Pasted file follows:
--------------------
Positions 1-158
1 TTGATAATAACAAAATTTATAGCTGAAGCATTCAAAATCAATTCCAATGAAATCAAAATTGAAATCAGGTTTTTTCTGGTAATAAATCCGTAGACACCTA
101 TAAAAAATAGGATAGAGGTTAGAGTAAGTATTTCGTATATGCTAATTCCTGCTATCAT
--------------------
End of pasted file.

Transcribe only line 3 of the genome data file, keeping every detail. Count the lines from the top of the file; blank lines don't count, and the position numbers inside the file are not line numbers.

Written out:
101 TAAAAAATAGGATAGAGGTTAGAGTAAGTATTTCGTATATGCTAATTCCTGCTATCAT